Self-Taught MBA: A Real-Estate Lawyer’s Advice, Part 1
I have known Nancy Loftis for about 20 years. We met during a 10K foot race in Lincoln, Neb., in 1993. A mutual friend introduced her as “Lincoln’s best real-estate attorney.” As it turned out, this wasn’t an overstatement, but there’s more to Loftis than being a great lawyer. She’s also a civic leader who is active with several groups working to develop local recreational trails, and she has served on a number of nonprofit boards and public-interest committees. Loftis also teaches continuing-education courses for real-estate professionals.
I asked her how she would advise an up-and-coming builder-remodeler wanting to cultivate a growing business; what it takes to ride out the recession; and what she has observed in her clients’ successes and failures. She talked about money; connections and how to acquire them; and the basic services every contractor needs. She ended with a warning about the most common hazards her clients have faced, and how to avoid those hazards and stay on track. Here’s what she said:
Money: Look at the people in your town that seem to have ridden this recession without hardship, and by and large, you’ll be looking at those that came to the game well capitalized. If you must earn every nickel on your own, it’s a lot tougher. Not that you can’t-there’s penalty of people that do. It’s just very difficult. You will have to grow your business slowly and very, very carefully.
People: Another important element is who you know. Many successful people find opportunities because they are connected to power. A word of caution: You can’t cultivate these advantages in a brashly self-serving way, but if you start with the double-barreled shotgun of money and connections, you can make a few mistakes and still succeed.
Rags to riches: Of course, a lot of us lack both capital and connections, like I did, and this does not mean you should hang it up and go look for a job. Just recognize these are important elements for any business. If you have them, appreciate the advantage and use these tools properly. If you don’t, then you will have to acquire them.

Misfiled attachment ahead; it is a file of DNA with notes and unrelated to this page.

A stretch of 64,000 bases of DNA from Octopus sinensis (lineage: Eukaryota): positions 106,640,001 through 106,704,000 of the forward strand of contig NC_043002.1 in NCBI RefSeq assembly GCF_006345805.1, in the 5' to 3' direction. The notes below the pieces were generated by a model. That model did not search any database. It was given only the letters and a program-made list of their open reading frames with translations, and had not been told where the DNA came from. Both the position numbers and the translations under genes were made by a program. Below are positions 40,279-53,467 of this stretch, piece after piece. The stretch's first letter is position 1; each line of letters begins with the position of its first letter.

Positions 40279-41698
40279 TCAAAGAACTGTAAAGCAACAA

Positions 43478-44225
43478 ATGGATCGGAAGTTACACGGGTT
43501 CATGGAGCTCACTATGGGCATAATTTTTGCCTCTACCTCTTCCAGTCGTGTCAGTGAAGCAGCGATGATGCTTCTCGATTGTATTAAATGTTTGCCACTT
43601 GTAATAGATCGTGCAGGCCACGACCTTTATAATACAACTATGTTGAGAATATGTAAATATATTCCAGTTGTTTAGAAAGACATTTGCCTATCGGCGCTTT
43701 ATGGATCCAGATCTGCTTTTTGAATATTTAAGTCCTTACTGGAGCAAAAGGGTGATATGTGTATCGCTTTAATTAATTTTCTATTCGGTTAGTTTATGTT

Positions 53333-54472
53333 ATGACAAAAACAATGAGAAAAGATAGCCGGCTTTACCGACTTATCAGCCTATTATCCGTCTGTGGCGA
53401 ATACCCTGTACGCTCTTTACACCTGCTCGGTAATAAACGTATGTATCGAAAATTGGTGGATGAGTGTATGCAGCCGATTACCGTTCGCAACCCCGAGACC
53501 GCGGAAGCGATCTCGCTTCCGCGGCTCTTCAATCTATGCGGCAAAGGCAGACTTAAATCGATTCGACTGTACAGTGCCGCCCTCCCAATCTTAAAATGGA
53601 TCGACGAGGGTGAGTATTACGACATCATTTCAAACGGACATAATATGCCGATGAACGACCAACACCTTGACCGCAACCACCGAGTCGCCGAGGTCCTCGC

Acquiring capital can take a long time, and many entrepreneurs get ahead of themselves, getting into trouble by entering into ventures they can’t afford-at least not yet.
Develop connections: You start by networking with people in your industry. In construction, you need to know the chairman of your local home builders association, a few respected Realtors, the owner of the local lumberyard, the managers of the home-improvement centers, the director of the chamber of commerce, your local bankers, etc. These are all important relationships to cultivate if you hope to grow, especially in remodeling and home building, where the real marketing is done by word of mouth.
Start volunteering: It doesn’t all have to be business-related. Just recognize you fit into a bigger community, as well as an industry, and look for ways to give without getting anything for it. The question to ask is always “What can I bring to the table?” rather than “What can I get out of it?” This way, you will get invited, and you’ll actually be at the table.
Educate yourself: If you join national organizations and attend national events, you can then bring home a bigger perspective as an ambassador for new ideas and trends. I’ve noticed that my clients who are engaged in personal and professional enrichment tend to do very well. They have value to bring, they are viewed as constructive and engaged, and again, they get invited.
Get involved politically: If you want to develop real estate, you’ll need political as well as personal and industry connections. Here, it helps to get involved at the grassroots level in civic work, such as raising money for a new trail or to preserve a historic building. You’ll meet people of all walks, and when it comes time to hobnob, you’ll get to shake hands with the mayor and other persons of influence. The day you come in to city hall to discuss your new project, you’re not unknown.
Take small steps: A long time ago, I was asked to help with a fund-raiser for the new secretary of state. I found that my $50 contribution to a relatively unknown candidate-back then-put me on a list that turned out to be a nerve center for the political community. Contribute and participate in races like the county clerk, and you’ll suddenly start receiving invitations. Sometimes, one of those little candidates becomes a major figure, and you have the connection.
In the next post, A Real Estate Lawyer’s Advice, Part 2, Loftis offers advice on consulting services, entrepreneurial road hazards, and the qualities she observes in clients finding success in these difficult years.
Read more articles from the Building Business blog.
Nancy Loftis has counseled clients big and small through boom and bust cycles since 1982. She has seen success and failure first hand, and observed what works and does not.